Disney has revealed further details of its direct to consumer play. The planned online video service due to launch in late 2019 will be called Disney+, complementing its sports service ESPN+. Disney is also considering extending Hulu internationally, assuming it acquires majority control of the joint venture.
Bob Iger, the chief executive of the Walt Disney Company announced the name of the proposed online service while discussing full year results in a call with analysts.
Six months after the launch of ESPN+ he said that more than a million customers have subscribed. “The early growth trajectory of ESPN+ is very encouraging and we believe it bodes very well for our overall, global DTC strategy,” he said.
“Our Disney-branded service — which we are officially calling “Disney+” — will be in the US market late next year, offering a rich array of original Disney, Pixar, Marvel, Star Wars and National Geographic content, along with unprecedented access to our incredible library of film and television content, including all of our new theatrical releases starting with the 2019 slate.”
“As with ESPN+, the launch of Disney+ will just be the starting point — we plan to continually elevate the experience and enhance the value to consumers with a constant pipeline of exclusive new content as we move forward.”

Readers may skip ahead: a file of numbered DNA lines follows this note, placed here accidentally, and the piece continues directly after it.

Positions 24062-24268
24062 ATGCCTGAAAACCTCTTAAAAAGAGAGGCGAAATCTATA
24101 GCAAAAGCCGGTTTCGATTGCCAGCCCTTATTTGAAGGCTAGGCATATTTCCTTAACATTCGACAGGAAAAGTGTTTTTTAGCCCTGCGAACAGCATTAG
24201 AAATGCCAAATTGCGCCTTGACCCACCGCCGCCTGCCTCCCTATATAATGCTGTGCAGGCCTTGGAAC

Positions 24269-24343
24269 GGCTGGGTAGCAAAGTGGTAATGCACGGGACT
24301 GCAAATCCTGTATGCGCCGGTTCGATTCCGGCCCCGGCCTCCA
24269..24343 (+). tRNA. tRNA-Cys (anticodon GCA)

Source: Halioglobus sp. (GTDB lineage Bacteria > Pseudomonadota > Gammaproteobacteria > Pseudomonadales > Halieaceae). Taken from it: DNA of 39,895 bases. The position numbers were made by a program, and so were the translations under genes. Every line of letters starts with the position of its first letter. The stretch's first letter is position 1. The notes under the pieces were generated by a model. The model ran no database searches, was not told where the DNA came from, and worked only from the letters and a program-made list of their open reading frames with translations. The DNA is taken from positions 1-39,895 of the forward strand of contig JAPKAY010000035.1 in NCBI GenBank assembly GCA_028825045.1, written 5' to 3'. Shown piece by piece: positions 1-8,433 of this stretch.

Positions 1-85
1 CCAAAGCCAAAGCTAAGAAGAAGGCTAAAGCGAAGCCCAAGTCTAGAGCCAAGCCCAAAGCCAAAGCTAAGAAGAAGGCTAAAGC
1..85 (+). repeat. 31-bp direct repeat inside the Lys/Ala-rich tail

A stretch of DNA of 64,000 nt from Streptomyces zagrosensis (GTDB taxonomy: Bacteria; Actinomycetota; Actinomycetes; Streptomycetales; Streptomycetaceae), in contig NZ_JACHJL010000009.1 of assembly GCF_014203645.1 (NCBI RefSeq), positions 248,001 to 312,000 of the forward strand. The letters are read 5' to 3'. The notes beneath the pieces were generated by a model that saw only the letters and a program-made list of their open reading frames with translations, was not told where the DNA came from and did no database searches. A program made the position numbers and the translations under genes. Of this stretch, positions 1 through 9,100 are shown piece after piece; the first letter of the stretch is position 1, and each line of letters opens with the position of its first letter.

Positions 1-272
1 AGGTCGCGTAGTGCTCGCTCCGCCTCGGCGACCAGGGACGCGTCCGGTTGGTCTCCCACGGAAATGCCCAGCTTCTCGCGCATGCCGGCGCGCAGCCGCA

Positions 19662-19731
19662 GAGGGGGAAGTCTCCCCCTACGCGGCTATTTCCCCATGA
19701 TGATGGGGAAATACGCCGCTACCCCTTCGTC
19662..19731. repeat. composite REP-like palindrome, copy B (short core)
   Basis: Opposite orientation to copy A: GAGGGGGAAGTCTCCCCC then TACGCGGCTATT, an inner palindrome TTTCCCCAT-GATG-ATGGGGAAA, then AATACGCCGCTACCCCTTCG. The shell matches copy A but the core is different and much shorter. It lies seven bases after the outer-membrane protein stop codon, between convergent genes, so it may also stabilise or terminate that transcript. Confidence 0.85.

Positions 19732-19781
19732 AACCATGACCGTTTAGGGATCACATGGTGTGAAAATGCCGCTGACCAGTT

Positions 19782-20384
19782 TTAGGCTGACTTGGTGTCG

“I visited BamTech last week and saw an early prototype of the app, which will feature elegant navigation, personalization, and content segmented primarily by our core brands: namely, Disney, Pixar, Marvel, Star Wars, and the soon-to-be-added National Geographic,” he said. “It will blend library product with original content under these 5 brand banners, and we are confident it will be a compelling consumer proposition.”
Having lost out on the opportunity to acquire Sky, the company is still planning to roll Disney+ out in Europe. It is also planning to introduce Hulu into international markets.
As far as Hulu is concerned, with the completion of the 21st Century Fox transaction, Disney will have a 60% controlling share. The Disney chief executive said that unless Comcast and AT&T divest their stock it would continue to work with them. Once the transaction closes it will discuss with the management and board the opportunities for global growth and investment in programming.
“That said, we think that given the success of Hulu so far in terms of subscriber growth and relative brand strength, and other things too like demographics, we think there’s an opportunity to increase investment in Hulu, notably on the programming side.”
“We aim to use the television production capabilities of the combined company to fuel Hulu with a lot more original programming, original programming that we feel will enable Hulu to compete even more aggressively in the marketplace.”